Disney Cruise Line last week became the latest of many cruise lines to announce the delay of a cruiseship newbuilding due to Covid-19.
Industry analysts said these delays are working to the advantage of the cruise lines as the prolonged pause in their operations looks set to continue into 2021.
The official cruise line of Mickey Mouse said cruise customers will have to wait until sometime in 2022 for the newbuilding Disney Wish to come sailing in.
Christine McCarthy, senior executive vice president and chief financial officer of parent The Walt Disney Co, revealed at a virtual conference last Thursday that shipbuilder Meyer Werft will miss the planned December 2021 delivery date for the 135,000-gt cruiseship.
McCarthy attributed the delay to supply chain disruptions caused by the coronavirus pandemic, and said discussions with the shipyard to finalise dates were ongoing.
She also said it was unclear when Disney, which has four ships on the water, will resume operations.
The delays and uncertainty that Disney is facing are the same that are faced by many other cruise lines that have vessels on order at European shipyards that, together with subcontractors and suppliers, have been affected by the pandemic.
Almost all the newbuildings that are currently under construction for cruise majors, such as Carnival Corp, Royal Caribbean, MSC Cruises and Genting Cruise Lines, have experienced delays of various lengths, as have orders from smaller operators and expedition cruise companies.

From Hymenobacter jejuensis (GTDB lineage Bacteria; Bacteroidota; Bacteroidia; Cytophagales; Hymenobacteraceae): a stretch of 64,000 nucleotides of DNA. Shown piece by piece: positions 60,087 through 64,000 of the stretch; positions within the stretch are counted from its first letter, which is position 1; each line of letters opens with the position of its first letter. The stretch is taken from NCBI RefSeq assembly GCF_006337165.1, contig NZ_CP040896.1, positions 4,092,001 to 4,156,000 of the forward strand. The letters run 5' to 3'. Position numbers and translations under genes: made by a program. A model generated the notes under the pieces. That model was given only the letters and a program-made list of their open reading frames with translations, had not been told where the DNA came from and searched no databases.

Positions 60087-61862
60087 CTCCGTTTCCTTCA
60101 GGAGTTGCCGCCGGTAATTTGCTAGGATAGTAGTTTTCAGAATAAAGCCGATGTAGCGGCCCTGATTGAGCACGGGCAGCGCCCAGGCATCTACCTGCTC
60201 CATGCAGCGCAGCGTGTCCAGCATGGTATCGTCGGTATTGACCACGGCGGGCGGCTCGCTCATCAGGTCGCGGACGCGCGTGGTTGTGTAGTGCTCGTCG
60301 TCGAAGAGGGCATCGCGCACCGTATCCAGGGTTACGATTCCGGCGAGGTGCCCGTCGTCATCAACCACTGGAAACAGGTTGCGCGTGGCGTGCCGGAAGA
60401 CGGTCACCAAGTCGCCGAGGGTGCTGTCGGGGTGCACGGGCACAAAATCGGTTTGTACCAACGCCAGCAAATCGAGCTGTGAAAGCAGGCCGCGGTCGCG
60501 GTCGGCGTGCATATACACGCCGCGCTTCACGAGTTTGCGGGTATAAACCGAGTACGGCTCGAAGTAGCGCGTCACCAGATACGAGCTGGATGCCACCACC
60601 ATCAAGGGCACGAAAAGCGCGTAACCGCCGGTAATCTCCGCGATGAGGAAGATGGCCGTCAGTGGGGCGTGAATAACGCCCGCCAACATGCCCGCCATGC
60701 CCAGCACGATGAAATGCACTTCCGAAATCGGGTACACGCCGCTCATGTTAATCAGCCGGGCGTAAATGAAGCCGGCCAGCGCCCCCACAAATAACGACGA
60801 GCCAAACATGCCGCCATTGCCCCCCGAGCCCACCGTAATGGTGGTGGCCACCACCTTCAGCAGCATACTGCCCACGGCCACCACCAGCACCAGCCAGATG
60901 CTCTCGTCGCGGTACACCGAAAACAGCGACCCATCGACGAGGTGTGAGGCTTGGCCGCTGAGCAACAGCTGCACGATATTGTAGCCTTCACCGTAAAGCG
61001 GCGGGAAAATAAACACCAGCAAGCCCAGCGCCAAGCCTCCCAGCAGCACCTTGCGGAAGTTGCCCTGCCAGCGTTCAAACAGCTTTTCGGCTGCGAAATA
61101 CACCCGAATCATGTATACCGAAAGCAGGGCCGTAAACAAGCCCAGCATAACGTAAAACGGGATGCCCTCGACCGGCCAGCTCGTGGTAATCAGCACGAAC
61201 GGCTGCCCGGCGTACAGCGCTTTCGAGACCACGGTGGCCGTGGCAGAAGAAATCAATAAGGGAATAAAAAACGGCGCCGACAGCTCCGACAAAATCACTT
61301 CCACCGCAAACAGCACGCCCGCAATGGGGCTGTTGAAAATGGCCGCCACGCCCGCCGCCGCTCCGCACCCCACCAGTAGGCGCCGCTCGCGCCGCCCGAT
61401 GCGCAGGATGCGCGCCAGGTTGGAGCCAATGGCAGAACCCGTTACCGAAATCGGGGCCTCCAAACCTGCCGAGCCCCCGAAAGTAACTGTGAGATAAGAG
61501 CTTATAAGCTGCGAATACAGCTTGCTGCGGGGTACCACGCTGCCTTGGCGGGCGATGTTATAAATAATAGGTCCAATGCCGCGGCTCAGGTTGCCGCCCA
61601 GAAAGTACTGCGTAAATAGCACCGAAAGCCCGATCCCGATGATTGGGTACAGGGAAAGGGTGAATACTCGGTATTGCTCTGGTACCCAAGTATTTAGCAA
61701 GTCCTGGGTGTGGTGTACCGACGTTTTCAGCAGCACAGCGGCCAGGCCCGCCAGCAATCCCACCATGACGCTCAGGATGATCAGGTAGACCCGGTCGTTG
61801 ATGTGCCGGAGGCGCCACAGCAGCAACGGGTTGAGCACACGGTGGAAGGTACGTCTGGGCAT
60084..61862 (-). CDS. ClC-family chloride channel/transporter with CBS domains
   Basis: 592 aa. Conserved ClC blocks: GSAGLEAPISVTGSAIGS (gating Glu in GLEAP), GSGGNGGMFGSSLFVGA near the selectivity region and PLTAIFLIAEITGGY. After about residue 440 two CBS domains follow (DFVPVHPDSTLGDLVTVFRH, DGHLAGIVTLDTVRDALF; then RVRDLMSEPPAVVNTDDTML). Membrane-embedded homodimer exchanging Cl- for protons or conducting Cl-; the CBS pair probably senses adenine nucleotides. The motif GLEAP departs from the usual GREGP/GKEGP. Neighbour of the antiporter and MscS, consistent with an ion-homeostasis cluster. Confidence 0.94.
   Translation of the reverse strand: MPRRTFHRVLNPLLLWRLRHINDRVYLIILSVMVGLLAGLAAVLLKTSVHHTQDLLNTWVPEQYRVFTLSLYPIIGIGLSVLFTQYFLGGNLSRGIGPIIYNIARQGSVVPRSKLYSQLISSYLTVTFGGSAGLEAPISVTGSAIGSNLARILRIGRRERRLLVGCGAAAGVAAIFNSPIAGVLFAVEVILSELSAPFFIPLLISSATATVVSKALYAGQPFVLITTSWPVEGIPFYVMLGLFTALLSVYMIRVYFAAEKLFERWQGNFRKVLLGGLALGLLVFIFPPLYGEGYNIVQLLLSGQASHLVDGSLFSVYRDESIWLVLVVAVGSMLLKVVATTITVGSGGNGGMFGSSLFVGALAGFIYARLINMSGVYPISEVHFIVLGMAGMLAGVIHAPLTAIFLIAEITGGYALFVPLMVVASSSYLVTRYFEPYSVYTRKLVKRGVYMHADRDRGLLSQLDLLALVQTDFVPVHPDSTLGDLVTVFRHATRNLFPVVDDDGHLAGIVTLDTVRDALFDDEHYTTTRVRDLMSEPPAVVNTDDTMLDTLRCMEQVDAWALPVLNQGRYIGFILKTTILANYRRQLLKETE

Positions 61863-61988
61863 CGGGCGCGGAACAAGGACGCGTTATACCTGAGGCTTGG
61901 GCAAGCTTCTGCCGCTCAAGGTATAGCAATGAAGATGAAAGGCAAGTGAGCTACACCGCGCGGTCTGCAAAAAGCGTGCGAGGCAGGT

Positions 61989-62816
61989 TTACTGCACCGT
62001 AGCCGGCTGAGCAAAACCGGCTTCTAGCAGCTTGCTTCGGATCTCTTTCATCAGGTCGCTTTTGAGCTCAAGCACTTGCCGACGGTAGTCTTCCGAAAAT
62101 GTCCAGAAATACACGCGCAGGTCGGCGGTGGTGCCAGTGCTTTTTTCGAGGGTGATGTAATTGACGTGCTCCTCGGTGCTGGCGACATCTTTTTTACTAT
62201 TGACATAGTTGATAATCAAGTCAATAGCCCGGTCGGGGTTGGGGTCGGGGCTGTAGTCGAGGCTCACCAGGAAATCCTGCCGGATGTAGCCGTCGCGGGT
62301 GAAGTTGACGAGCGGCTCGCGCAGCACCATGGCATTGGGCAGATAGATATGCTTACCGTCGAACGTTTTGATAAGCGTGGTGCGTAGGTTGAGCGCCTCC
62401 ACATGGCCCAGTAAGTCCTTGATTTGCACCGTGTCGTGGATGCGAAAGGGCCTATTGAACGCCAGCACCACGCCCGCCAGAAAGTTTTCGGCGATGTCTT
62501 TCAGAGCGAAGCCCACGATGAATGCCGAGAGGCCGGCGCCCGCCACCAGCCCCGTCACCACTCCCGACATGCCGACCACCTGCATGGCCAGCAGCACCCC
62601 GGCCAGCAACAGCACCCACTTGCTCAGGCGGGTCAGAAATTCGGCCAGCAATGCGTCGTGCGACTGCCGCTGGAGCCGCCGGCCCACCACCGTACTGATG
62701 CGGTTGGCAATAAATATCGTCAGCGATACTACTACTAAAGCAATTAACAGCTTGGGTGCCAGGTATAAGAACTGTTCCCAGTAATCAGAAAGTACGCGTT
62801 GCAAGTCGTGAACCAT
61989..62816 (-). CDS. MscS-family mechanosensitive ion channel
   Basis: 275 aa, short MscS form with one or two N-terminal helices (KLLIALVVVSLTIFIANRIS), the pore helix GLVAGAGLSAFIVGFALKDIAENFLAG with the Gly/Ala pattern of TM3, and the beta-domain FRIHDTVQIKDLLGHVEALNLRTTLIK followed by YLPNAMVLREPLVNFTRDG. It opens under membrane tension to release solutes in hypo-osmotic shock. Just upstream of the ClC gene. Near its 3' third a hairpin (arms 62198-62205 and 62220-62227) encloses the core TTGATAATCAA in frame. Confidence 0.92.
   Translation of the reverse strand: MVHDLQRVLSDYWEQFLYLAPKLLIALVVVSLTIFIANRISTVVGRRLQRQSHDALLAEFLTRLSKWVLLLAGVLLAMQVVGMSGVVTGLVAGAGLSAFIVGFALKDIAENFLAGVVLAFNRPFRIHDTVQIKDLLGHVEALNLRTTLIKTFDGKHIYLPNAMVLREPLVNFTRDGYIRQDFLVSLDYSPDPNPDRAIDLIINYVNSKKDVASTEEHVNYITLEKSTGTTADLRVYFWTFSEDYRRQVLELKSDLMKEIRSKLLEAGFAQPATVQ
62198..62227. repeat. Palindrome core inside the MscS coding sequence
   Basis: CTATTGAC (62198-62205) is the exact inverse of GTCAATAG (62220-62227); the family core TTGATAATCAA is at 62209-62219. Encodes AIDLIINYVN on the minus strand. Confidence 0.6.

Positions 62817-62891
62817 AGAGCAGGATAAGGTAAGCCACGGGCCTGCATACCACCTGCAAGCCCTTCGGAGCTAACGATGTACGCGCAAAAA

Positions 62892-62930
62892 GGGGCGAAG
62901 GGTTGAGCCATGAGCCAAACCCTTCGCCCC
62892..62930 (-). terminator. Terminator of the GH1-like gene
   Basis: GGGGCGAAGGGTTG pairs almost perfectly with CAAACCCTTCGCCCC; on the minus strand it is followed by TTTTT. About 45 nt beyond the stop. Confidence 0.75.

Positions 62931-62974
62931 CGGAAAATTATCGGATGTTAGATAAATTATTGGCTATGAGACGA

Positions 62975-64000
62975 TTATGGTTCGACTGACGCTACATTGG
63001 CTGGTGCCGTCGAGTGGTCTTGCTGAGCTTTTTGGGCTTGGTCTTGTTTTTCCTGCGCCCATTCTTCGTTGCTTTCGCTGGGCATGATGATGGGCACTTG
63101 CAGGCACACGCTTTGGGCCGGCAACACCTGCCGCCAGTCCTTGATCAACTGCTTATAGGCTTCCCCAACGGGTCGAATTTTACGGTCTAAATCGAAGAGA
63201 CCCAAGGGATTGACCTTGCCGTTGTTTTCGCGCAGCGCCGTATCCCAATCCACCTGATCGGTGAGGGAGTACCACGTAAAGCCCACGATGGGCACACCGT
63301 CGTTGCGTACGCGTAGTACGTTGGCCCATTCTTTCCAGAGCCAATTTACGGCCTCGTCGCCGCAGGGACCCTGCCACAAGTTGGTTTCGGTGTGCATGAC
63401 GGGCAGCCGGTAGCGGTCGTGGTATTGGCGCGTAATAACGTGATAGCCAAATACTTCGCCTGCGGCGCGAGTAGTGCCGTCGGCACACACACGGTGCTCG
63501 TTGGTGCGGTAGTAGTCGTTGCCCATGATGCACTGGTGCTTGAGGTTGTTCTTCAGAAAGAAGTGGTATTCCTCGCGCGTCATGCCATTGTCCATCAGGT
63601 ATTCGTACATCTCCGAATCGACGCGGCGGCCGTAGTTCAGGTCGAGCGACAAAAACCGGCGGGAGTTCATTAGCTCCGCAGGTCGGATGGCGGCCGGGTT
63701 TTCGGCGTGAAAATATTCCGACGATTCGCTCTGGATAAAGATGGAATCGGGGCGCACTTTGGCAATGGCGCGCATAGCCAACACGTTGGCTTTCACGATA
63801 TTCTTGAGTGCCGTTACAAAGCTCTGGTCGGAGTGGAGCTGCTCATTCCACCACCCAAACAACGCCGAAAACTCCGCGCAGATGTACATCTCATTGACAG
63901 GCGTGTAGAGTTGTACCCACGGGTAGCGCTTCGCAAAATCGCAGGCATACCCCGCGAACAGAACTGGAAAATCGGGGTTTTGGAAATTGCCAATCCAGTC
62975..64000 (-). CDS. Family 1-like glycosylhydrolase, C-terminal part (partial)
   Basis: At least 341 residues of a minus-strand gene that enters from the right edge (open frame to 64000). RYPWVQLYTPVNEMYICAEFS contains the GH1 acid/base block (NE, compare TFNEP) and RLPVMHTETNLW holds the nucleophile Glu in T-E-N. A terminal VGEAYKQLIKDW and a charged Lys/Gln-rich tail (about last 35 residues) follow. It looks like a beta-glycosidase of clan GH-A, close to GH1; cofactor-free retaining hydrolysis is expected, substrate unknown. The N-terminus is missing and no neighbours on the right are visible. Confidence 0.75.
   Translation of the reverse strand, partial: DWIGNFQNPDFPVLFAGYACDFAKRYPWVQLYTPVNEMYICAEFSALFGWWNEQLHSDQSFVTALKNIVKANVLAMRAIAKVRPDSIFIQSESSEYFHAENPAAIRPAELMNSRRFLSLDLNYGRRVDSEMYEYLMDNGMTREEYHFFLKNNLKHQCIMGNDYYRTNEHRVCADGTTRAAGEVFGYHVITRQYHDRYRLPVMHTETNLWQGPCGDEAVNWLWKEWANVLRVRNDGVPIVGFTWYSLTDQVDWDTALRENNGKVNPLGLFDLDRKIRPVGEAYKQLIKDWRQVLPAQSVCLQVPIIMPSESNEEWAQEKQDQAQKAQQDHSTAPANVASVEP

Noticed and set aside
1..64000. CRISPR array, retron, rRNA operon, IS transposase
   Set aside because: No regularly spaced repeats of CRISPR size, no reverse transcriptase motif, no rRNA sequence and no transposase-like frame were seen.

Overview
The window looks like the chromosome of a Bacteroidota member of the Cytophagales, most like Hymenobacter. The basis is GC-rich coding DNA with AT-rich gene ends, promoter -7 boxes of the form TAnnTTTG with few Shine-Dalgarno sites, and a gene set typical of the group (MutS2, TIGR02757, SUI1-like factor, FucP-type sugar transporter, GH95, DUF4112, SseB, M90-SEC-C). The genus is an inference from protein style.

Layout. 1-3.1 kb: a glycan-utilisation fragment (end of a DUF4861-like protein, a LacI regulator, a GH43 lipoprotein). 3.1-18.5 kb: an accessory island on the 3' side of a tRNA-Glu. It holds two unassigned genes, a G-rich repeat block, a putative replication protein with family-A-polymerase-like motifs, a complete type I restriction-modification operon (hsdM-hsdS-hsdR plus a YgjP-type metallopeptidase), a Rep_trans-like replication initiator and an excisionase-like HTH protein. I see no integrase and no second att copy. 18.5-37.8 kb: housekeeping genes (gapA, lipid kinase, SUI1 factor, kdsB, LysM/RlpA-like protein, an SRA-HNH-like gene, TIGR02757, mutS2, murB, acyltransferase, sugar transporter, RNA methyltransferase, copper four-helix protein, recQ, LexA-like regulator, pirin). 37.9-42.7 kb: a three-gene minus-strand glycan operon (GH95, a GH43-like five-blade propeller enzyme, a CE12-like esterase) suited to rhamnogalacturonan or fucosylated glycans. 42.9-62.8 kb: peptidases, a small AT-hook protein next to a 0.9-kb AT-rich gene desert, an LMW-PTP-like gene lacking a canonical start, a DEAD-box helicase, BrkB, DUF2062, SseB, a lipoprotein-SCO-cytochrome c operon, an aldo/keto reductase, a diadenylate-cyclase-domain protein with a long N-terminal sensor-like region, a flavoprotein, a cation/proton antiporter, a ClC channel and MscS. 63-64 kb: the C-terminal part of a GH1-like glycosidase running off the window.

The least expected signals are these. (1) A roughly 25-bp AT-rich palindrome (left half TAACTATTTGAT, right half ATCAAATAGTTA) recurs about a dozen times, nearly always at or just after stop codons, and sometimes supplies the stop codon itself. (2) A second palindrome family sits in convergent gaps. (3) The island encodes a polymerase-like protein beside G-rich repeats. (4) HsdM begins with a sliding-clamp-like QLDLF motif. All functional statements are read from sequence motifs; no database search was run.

In a bullish cruise market such delays would be deemed unacceptable and result in high-priced lawsuits, compensation claims.
While neither the lines nor the builders have released details on what sort of compensation packages have been negotiated, industry observers familiar with the situation suggest that in the current environment, discussions have been amicable.
Delays with ships that are due for delivery in the immediate future have worked to the cruise lines’ advantage. That is because the prolonged industry shutdown would have left operators shouldering the mortgage bills and operating costs of ships that would have gone straight into lay-up for a prolonged period.
It is not a prospect that any company already haemorrhaging cash would want to be in.
One cruise line executive told TradeWinds that the costs start accumulating the moment the cruise line takes over title to the ship.
As long as a ship remains the property of the shipyard, the cruise line does not have to begin making mortgage payments nor bear responsibility for insurance, crewing, maintenance and other operating costs. Those remain the responsibility of the shipyard.
“That takes a major weight off any chief financial officer,” the executive said.
“Nobody wants to be in a situation like Virgin Voyages, who for eight months have been paying for an expensive cruiseship that has yet to carry a commercial customer.”
Delivered by Fincantieri in February, Virgin’s 108,100-gt Scarlet Lady crossed the Atlantic to begin its first voyage from Florida in March, only to see that voyage and all future cruises cancelled because of the pandemic.
Even delays with later deliveries, such as the Disney Magic, will likely be welcomed by cruise operators, whose senior executives have said they believe the cruise sector will experience a slow, staggered recovery.